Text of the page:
The Student Voice of North Allegheny Senior High School

The Uproar

The Student Voice of North Allegheny Senior High School

The Uproar

The Student Voice of North Allegheny Senior High School

The Uproar

At the Wheel

Junior drivers are enjoying the freedom of managing their own morning schedules.
Students+crossing+the+road+after+a+long+school+day.
Ruby Morris
Students crossing the road after a long school day.

At North Allegheny, rising juniors face the stress not only of starting a new school year at a new school but also of driving to school for the first time. Many love the new freedom, but it usually comes with a new set of burdens.

“I love the freedom of being able to drive to school and the freedom it brings, letting me be on my own time, but it is very nerve-wracking at times,“ junior Jack Paclawski said.

Each school morning, there is significant traffic to enter the NASH campus in either the north or south direction. Additionally, once students get into the campus, they have to worry about  finding a spot in the parking lot.

But junior drivers are learning to adapt.

“It’s not easy, but you just have to take your time and follow directions and you will find a spot,” junior Chloe Kotrozo stated,

I can go right from school to the golf course and even get food in between, without having to worry about going home first or finding a ride

— Logan Lyle, NASH junior

As junior drivers are newer to their licenses than seniors — and neither group is particularly experienced behind the wheel — safety is a primary concern.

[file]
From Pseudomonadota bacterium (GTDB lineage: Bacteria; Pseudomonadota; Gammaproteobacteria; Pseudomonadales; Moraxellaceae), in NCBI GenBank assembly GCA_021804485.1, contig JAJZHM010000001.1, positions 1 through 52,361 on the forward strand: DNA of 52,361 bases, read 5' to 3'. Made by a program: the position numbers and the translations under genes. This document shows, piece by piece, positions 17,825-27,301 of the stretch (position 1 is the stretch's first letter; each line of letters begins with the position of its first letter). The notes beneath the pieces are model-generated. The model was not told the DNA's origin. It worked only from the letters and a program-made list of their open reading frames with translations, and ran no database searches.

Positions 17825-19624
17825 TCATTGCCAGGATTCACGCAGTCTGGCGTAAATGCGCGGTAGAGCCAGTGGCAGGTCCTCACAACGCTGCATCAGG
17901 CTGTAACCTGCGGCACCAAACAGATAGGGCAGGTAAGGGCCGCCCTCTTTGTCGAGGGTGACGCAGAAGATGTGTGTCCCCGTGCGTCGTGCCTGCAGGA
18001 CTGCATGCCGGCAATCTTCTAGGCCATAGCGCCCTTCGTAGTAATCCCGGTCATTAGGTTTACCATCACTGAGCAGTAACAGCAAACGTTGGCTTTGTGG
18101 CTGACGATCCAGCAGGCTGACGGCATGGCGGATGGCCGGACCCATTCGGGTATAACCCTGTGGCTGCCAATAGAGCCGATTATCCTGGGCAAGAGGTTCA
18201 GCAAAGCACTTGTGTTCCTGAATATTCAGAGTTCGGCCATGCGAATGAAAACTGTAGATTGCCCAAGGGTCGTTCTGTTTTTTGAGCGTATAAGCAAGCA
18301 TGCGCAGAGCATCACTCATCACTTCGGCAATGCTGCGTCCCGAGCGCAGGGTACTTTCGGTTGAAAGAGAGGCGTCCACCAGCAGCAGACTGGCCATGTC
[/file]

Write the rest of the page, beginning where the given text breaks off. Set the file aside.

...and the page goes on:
“There is always the thought of being in a crash, but that is not something you should worry about all the time,” junior Obaid Imran said.

But for most juniors, who have ridden the bus to school for the past 10 years, the option to drive to NASH and have more control over their morning schedule is too good to pass up.

“The freedom of being able to drive is so nice,” junior Emerson Gallo said. “I can pick up my friends before school and go get a coffee all before school.”

Junior athlete Logan Lyle, who has a busy schedule after school each day, sees another benefit.

“I can go right from school to the golf course and even get food in between, without having to worry about going home first or finding a ride,” Lyle said.

The freedom of being able to drive is what entices hundreds of juniors to drive to school each day, and the stress of parking and exiting appears to be worth the reward.

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About the Contributor
Jacob Clarkson, Staff Writer
Jacob is a junior at NASH. He is part of the Lacrosse Team and enjoys golf, basketball, and hanging out with friends.

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